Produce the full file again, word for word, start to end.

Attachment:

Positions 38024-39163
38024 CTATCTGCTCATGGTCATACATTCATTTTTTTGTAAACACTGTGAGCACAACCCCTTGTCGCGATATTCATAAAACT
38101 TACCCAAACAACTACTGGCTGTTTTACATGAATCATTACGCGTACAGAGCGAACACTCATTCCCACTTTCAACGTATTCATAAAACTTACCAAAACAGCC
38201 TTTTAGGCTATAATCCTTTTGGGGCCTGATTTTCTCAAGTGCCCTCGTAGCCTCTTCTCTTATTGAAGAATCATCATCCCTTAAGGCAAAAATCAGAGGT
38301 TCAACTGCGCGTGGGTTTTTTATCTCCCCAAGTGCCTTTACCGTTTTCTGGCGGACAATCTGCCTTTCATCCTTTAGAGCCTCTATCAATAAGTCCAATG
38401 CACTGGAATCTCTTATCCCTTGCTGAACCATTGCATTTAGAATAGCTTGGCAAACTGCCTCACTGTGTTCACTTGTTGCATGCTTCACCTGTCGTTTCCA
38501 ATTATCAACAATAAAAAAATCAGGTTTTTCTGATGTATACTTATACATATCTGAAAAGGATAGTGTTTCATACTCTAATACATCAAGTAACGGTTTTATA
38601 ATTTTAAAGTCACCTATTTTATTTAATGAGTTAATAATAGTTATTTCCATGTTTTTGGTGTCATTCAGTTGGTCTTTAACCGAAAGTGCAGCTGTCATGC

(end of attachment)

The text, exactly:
Positions 38024-39163
38024 CTATCTGCTCATGGTCATACATTCATTTTTTTGTAAACACTGTGAGCACAACCCCTTGTCGCGATATTCATAAAACT
38101 TACCCAAACAACTACTGGCTGTTTTACATGAATCATTACGCGTACAGAGCGAACACTCATTCCCACTTTCAACGTATTCATAAAACTTACCAAAACAGCC
38201 TTTTAGGCTATAATCCTTTTGGGGCCTGATTTTCTCAAGTGCCCTCGTAGCCTCTTCTCTTATTGAAGAATCATCATCCCTTAAGGCAAAAATCAGAGGT
38301 TCAACTGCGCGTGGGTTTTTTATCTCCCCAAGTGCCTTTACCGTTTTCTGGCGGACAATCTGCCTTTCATCCTTTAGAGCCTCTATCAATAAGTCCAATG
38401 CACTGGAATCTCTTATCCCTTGCTGAACCATTGCATTTAGAATAGCTTGGCAAACTGCCTCACTGTGTTCACTTGTTGCATGCTTCACCTGTCGTTTCCA
38501 ATTATCAACAATAAAAAAATCAGGTTTTTCTGATGTATACTTATACATATCTGAAAAGGATAGTGTTTCATACTCTAATACATCAAGTAACGGTTTTATA
38601 ATTTTAAAGTCACCTATTTTATTTAATGAGTTAATAATAGTTATTTCCATGTTTTTGGTGTCATTCAGTTGGTCTTTAACCGAAAGTGCAGCTGTCATGC